A Petite Histoire

I seem to have come to something of a crossroads with this blog. I am working on another research project. That project, alas, will take about another three months to finish.

In the meantime I do not have much to write about (unless something jumps right out at me). I do have more Charles Hatton, but I get the sense that you readers have had about enough Hatton as you can stand. Understandably, since I have already profiled most of the interesting nags about whom Hatton wrote.

I could be wrong about that though. So comment and let me know if you would like to read more Hatton. Or the opposite. Comment and let me know if you have had enough Hatton.

Today I am going to do one more piece from Hatton (possibly the last). It is an excerpt from his description of 1970 Horse of the Year Fort Marcy in the 1971 American Racing Manual. Actually, it is several digressions from his ruminations on Fort Marcy.

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It is said a really smashing racehorse is impartial in the matter of track conditions, but they have been a crux to more than one champion. Back in Kentucky some half-century ago, this observer got himself caught up in a burning question of whether George Long’s Free Lance was a better three-year-old than his archrival, Maj. Tom McDowell’s The Manager. Everybody in Kentucky was agreed that they had one thing in common, to wit, they were great colts.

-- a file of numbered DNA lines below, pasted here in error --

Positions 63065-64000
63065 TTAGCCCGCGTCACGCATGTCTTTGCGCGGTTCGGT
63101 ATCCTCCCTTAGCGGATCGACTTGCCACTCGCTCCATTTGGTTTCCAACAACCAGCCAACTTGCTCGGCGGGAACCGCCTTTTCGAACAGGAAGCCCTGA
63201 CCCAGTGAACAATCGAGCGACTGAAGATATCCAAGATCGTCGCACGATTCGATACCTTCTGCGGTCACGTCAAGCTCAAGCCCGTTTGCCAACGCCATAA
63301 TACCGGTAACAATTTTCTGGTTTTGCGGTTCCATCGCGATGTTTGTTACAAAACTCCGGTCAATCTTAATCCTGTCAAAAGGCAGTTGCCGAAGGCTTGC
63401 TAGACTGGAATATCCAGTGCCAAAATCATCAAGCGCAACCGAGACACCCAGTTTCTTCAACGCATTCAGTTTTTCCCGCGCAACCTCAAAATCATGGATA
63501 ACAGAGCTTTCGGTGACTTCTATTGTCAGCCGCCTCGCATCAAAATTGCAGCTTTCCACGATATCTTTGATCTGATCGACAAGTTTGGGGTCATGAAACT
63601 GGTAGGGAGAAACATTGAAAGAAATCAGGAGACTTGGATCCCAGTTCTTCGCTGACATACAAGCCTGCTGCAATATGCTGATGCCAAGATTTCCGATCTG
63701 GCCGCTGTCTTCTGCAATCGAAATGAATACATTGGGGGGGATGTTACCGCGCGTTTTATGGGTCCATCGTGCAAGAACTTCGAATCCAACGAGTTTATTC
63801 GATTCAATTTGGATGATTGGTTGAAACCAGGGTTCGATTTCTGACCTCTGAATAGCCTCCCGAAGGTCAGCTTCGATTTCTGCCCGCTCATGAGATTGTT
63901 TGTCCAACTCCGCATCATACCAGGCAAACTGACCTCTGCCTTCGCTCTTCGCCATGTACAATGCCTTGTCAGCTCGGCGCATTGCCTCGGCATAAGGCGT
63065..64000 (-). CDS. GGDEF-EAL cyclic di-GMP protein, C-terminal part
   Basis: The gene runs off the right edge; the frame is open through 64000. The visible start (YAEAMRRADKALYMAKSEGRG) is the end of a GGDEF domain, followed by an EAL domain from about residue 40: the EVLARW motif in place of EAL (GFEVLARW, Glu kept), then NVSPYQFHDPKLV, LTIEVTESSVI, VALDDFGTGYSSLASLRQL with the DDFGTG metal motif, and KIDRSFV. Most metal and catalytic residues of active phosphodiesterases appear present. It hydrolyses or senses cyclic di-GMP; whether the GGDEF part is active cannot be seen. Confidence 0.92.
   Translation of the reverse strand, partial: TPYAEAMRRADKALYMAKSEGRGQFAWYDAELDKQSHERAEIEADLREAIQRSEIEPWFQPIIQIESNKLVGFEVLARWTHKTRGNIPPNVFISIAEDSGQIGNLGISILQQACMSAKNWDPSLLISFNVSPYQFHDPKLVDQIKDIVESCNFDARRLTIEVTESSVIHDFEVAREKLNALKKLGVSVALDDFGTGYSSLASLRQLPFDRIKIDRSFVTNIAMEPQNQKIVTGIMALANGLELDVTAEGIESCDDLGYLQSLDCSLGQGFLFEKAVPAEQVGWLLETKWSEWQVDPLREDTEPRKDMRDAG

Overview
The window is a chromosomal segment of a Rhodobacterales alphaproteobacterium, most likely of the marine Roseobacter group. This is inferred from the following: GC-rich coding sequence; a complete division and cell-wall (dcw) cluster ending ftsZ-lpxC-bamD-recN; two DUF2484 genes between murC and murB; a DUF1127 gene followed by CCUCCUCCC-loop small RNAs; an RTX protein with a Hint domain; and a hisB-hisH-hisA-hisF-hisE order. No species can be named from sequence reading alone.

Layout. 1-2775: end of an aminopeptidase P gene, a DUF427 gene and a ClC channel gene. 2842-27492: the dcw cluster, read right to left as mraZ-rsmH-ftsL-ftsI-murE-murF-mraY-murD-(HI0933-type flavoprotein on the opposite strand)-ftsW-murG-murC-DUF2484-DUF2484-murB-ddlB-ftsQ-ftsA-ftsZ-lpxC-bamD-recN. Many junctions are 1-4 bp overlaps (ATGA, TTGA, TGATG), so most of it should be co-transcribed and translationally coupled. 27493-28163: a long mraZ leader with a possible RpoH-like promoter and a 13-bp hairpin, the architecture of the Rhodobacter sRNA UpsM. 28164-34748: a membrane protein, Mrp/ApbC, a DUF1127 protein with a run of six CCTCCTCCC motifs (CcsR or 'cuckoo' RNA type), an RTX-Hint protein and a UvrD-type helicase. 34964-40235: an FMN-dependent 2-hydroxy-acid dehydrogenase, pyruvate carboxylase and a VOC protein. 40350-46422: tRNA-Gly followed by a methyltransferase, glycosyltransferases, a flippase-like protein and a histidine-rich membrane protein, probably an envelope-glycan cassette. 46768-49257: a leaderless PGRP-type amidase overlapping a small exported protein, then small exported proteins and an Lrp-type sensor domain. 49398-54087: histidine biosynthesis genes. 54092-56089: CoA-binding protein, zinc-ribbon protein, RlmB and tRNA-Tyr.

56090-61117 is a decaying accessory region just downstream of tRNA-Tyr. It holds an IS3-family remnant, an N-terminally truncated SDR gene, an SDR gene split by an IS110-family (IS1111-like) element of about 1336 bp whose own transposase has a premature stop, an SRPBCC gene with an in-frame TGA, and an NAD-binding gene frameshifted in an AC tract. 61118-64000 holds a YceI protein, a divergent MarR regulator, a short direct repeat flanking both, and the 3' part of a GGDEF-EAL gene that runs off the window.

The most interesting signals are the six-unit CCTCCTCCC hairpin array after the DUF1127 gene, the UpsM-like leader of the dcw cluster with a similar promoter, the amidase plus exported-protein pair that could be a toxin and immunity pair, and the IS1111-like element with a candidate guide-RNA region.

There was just one thing–neither of them could stand up in the mud. The Manager ducked the Kentucky Derby when the going became muddy, and Worth buried Free Lance under several lengths of gumbo. At bit later at Latonia, known in turf circles as Death Valley, Free Lance dusted off both on a fast track for the Latonia Derby. . . .

A lapse of five years and we come to C. K. G. Billings’ Omar Khayyam and August Belmont’s Hourless, equally bitter rivals for the three-year-old honors in 1917. Little Omar Khayyam, deceptively dainty as a cameo in appearance, was tough enough for any assignment that involved running. He won the Kentucky Derby and nosed out Hourless in a desperate Realization finish. It is said Buxton on the winner stole Butwell’s whip in the drive. There was a ten-furlong match at Laurel to settle the issue, and Hourless put the stretch runner Omar Khayyam on the lead, then beat him a length in 2:02.

But Hourless was a big colt, with a stride to match, perhaps rivaling Waterboy’s 27 feet. In dry going, he went as if shod with seven-league boots, but sad to say he was another who could not stand up in the mud. Nobody ever said anything about great horses running in any going in the presence of Hourless’ trainer, Sam Hildreth.

Recalling Exterminator and Mascot